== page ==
The very first SPE scheme supporting keyword search was introduced by Boneh et al., and it is so-called public key with keyword search (PEKS) [7]. However, their work only supports a single keyword search. In order to support more expressive query, many SPE schemes [10–12, 16] were proposed to realize advanced search, for example, conjunctive and disjunctive keywords search. In practice, most of the applications need more advanced keywords search function than the conjunctive and disjunctive keywords search. More precisely, many applications require Boolean keywords search. For example, in an e-mail system, users want to make a query like , where , , , and are keywords. A naive thought is that a Boolean query can be obtained by remoulding a PECK or PEDK scheme, i.e., by combining the query results of conjunctive or disjunctive keywords search. However, we argue this simple method has many drawbacks. To better illustrate our motivation, based on a PEDK or PECK scheme, we construct a naive scheme supporting the Boolean keywords search like , where , , and are three keywords. We then briefly review the simple solution and explain why it is unsatisfactory.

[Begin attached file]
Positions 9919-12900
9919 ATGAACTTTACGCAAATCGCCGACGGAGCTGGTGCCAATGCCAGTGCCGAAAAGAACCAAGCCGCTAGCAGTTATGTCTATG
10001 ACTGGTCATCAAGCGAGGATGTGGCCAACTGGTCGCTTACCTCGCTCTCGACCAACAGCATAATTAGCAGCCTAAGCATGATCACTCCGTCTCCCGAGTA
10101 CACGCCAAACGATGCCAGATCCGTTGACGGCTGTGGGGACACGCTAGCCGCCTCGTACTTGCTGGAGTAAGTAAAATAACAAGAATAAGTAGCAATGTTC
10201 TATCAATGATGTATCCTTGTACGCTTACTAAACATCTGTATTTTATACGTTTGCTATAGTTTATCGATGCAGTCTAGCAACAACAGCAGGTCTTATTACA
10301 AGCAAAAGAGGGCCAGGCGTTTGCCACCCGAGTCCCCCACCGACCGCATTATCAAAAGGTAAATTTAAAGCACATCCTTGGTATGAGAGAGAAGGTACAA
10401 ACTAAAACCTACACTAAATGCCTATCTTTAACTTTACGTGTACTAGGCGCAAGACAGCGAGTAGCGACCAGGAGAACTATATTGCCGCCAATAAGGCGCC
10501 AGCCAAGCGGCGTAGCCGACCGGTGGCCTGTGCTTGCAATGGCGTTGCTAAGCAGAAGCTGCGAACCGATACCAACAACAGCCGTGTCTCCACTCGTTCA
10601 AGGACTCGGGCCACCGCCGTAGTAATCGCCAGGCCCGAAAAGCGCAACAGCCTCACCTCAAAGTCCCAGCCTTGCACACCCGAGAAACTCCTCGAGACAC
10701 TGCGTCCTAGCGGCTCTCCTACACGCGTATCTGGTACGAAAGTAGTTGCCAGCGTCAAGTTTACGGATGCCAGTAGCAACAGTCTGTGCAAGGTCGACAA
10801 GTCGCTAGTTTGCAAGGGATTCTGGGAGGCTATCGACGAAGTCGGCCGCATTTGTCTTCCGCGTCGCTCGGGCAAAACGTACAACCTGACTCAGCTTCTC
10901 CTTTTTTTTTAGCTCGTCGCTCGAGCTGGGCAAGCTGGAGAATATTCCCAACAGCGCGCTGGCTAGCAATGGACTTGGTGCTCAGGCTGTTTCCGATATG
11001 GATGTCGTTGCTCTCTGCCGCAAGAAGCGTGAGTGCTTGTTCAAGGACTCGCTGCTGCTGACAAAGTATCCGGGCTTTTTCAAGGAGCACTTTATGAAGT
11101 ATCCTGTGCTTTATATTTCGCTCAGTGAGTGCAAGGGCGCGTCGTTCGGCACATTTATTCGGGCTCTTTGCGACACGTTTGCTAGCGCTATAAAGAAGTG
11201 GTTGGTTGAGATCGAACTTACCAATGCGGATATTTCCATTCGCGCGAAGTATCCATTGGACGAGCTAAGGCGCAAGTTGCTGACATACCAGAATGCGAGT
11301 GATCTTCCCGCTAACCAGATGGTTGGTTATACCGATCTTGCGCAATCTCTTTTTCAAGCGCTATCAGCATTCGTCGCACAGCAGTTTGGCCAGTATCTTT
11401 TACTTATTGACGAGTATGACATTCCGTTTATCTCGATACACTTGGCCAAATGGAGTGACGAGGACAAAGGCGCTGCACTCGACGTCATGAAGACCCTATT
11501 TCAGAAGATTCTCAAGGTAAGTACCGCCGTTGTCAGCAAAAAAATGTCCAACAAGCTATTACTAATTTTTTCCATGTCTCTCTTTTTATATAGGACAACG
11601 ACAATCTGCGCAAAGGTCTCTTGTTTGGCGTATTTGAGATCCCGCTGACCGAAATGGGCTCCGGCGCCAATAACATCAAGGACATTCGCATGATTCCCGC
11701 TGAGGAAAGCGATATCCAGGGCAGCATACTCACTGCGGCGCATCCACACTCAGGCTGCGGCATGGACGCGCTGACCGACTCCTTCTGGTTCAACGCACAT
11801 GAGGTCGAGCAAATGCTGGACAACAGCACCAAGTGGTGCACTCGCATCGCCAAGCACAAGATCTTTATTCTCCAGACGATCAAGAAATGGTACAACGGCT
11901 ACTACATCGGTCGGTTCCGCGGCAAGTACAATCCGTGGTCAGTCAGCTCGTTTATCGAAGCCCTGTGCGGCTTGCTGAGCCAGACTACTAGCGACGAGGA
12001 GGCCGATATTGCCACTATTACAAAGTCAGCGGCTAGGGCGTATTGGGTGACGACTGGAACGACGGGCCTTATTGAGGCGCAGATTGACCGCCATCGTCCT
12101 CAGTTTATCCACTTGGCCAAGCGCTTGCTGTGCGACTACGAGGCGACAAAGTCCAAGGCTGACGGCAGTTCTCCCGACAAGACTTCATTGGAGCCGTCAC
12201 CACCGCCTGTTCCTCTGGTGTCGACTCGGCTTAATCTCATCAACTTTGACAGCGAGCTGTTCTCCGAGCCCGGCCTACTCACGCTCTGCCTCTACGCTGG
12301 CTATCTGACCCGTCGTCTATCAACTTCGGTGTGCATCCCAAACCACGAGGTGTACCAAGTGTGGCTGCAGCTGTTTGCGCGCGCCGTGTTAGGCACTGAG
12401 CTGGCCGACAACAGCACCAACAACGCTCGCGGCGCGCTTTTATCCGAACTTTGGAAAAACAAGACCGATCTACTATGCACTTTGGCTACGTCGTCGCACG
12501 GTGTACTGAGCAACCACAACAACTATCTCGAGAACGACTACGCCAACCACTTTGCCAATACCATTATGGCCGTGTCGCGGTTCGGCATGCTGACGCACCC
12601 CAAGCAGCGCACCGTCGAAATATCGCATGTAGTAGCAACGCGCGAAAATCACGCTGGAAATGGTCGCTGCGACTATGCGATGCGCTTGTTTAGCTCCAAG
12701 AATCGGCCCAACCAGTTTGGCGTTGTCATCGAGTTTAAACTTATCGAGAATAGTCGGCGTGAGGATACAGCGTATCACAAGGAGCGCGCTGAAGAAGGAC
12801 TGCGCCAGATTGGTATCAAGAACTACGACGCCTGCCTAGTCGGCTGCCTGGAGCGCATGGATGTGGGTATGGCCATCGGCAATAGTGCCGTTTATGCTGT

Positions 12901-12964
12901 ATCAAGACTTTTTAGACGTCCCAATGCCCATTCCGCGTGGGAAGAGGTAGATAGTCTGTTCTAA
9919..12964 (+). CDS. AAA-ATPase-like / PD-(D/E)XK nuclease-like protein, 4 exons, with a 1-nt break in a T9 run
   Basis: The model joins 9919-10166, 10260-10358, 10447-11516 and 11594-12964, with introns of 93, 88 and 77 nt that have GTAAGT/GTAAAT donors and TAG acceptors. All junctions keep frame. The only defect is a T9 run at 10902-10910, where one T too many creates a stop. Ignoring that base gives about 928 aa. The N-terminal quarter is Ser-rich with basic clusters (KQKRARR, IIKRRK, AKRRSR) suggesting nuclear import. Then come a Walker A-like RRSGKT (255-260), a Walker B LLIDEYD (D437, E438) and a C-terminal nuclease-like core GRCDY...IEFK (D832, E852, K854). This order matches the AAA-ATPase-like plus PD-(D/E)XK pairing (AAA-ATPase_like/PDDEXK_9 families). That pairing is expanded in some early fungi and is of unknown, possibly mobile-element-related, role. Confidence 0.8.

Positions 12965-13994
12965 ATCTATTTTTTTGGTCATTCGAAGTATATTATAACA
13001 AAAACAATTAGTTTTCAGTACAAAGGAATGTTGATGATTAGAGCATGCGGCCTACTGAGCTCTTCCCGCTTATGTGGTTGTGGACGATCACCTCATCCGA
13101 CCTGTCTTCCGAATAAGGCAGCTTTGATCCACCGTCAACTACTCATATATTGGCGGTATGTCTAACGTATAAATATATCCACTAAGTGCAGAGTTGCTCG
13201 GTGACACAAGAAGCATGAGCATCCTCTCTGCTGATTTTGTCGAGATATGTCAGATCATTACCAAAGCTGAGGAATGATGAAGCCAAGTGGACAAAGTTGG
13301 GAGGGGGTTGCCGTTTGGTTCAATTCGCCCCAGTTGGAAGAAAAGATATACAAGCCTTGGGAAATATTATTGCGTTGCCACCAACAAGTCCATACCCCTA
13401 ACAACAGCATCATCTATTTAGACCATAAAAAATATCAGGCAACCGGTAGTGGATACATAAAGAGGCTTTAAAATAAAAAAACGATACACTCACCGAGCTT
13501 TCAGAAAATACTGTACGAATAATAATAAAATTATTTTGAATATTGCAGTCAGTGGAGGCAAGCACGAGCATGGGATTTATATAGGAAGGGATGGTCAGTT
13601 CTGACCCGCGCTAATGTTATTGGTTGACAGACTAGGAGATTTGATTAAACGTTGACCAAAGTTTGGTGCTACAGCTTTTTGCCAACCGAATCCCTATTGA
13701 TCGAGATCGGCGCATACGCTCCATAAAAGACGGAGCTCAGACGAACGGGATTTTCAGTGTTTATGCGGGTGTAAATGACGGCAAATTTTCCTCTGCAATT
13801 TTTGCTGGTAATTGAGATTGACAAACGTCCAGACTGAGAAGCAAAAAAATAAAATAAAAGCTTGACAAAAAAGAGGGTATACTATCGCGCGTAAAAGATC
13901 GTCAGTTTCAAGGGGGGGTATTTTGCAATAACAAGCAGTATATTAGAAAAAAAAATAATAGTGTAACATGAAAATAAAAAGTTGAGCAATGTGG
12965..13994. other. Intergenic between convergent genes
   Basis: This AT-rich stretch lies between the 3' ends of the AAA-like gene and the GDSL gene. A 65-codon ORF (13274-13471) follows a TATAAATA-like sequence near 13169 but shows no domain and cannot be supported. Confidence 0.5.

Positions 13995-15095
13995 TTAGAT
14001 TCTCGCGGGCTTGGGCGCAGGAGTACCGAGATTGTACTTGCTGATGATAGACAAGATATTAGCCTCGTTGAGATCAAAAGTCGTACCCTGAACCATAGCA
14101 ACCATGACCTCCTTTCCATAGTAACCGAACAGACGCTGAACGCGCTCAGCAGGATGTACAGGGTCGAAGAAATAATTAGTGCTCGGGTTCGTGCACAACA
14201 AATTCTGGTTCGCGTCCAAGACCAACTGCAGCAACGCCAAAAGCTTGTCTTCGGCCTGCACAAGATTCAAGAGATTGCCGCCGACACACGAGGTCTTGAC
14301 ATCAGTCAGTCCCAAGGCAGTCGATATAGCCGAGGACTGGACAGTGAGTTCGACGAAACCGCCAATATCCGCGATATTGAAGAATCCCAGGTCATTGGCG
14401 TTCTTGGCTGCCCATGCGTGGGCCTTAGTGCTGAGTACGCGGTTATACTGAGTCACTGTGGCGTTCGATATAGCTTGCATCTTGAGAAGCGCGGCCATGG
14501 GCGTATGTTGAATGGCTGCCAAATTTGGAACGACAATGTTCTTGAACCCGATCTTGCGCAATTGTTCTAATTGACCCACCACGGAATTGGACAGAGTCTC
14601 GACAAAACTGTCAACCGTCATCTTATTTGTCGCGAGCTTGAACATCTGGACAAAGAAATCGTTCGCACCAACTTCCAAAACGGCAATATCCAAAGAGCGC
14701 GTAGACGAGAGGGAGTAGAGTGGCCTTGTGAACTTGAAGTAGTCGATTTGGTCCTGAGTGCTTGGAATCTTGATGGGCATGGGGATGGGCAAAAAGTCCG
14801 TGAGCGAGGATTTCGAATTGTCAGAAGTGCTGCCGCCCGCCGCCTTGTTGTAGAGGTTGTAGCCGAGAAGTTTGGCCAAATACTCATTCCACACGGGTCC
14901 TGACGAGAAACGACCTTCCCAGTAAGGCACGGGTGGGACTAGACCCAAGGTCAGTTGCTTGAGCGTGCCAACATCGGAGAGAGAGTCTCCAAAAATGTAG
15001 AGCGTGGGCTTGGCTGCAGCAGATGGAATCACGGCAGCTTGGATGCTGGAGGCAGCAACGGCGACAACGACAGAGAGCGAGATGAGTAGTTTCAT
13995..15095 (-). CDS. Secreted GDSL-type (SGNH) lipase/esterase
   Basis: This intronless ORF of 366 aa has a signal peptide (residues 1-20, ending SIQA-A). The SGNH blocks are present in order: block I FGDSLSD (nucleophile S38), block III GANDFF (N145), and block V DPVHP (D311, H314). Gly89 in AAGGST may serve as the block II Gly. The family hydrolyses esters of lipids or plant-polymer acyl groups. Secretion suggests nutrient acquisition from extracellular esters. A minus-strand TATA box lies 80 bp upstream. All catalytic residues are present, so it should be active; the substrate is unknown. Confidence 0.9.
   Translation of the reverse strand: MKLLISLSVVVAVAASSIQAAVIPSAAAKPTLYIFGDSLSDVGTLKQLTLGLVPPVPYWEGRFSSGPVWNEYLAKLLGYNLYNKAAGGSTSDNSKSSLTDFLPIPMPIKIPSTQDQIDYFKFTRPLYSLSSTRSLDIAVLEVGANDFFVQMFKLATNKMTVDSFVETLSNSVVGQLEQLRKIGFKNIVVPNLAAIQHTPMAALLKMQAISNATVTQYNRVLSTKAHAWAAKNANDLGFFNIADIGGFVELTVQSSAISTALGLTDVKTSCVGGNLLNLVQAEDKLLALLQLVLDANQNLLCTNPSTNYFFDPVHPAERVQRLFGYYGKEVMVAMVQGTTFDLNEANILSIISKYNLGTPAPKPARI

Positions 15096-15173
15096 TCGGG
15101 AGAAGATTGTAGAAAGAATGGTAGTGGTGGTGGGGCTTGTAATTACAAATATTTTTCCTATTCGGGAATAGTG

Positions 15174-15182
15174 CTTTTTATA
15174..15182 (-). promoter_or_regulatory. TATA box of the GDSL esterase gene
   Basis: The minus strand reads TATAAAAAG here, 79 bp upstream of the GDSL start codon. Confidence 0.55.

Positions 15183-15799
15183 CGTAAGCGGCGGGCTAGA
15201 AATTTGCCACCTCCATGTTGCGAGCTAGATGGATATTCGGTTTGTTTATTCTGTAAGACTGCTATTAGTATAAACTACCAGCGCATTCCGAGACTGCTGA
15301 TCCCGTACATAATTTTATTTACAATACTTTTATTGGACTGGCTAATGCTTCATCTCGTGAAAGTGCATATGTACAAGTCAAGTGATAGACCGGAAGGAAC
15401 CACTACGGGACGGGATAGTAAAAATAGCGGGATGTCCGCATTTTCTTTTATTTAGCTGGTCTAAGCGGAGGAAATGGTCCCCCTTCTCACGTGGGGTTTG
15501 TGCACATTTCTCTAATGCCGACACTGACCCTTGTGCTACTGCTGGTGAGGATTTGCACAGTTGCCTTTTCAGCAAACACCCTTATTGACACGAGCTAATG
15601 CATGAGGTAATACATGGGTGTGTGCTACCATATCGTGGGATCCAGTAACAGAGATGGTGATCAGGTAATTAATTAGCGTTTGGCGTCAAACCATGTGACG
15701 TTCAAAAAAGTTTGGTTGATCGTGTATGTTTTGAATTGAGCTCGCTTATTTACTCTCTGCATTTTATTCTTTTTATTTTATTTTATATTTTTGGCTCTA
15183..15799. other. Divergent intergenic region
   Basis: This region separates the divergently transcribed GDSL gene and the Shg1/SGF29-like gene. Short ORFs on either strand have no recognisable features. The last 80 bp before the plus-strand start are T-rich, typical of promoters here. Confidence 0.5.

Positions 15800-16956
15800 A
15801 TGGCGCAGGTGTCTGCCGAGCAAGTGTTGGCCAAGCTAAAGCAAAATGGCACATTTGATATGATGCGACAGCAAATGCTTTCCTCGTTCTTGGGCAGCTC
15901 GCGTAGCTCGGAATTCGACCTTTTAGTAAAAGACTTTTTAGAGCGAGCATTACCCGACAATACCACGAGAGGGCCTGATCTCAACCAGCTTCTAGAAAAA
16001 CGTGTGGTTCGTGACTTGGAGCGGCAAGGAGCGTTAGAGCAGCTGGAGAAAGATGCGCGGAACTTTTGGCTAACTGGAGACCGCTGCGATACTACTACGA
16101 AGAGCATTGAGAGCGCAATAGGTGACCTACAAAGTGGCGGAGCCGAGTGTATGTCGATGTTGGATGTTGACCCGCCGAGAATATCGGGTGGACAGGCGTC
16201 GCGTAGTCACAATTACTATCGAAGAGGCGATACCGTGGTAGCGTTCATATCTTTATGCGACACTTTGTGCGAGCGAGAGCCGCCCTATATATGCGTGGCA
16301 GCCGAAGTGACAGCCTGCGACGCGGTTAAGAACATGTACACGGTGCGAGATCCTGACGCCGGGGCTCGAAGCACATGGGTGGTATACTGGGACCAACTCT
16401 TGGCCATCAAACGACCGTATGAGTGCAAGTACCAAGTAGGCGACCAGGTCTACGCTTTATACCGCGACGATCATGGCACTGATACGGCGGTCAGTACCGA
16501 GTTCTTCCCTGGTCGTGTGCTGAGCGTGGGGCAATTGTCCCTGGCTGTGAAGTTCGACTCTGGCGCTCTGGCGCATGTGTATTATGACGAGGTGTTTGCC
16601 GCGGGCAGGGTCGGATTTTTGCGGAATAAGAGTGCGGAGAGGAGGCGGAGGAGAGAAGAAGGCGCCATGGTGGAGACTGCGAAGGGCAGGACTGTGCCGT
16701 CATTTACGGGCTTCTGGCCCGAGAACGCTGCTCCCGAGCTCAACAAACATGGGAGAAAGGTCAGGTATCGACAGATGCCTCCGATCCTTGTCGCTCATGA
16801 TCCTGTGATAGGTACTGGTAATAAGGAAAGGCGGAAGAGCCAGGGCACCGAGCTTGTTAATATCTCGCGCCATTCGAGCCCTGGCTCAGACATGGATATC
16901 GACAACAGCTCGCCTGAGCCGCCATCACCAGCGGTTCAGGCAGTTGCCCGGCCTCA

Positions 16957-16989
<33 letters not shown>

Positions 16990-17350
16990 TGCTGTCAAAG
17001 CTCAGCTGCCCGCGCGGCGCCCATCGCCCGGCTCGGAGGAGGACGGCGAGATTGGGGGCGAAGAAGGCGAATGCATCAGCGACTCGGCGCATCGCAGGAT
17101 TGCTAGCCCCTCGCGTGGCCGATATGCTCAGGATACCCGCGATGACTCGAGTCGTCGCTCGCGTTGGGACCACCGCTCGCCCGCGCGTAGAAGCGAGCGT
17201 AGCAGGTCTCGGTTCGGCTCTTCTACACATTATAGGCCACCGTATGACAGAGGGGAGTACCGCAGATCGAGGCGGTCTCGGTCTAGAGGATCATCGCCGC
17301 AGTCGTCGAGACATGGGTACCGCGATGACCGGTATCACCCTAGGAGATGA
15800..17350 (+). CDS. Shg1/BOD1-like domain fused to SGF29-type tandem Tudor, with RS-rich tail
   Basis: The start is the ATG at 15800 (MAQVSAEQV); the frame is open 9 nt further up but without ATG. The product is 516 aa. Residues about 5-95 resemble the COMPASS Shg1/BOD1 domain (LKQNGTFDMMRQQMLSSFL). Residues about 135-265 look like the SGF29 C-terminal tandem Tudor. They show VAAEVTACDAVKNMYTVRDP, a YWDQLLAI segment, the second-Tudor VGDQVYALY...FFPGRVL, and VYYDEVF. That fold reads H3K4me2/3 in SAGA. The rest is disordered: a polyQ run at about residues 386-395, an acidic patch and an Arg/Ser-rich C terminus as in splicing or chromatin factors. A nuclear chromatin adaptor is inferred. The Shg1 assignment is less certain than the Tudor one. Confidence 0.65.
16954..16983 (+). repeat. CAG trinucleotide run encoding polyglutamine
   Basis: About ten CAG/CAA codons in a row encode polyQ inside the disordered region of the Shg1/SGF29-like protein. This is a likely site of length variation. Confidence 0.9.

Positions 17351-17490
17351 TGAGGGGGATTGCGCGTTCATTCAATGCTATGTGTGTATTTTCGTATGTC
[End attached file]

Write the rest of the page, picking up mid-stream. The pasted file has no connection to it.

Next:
The approach is that we first execute the query and the query by making use of the PECK scheme, respectively, and obtain the union of the results of query and query. However, this method will leak the trapdoors of and . By utilizing the trapdoors, the search results of and are also leaked. Over time, the adversary may combine this information to derive the contents of user’s documents. In addition, we also can execute the query of and by making use of the PEDK scheme, respectively, and then obtain the intersection of the results of the query and the query . However, this method carries the same drawback.

##### 1.2. Contribution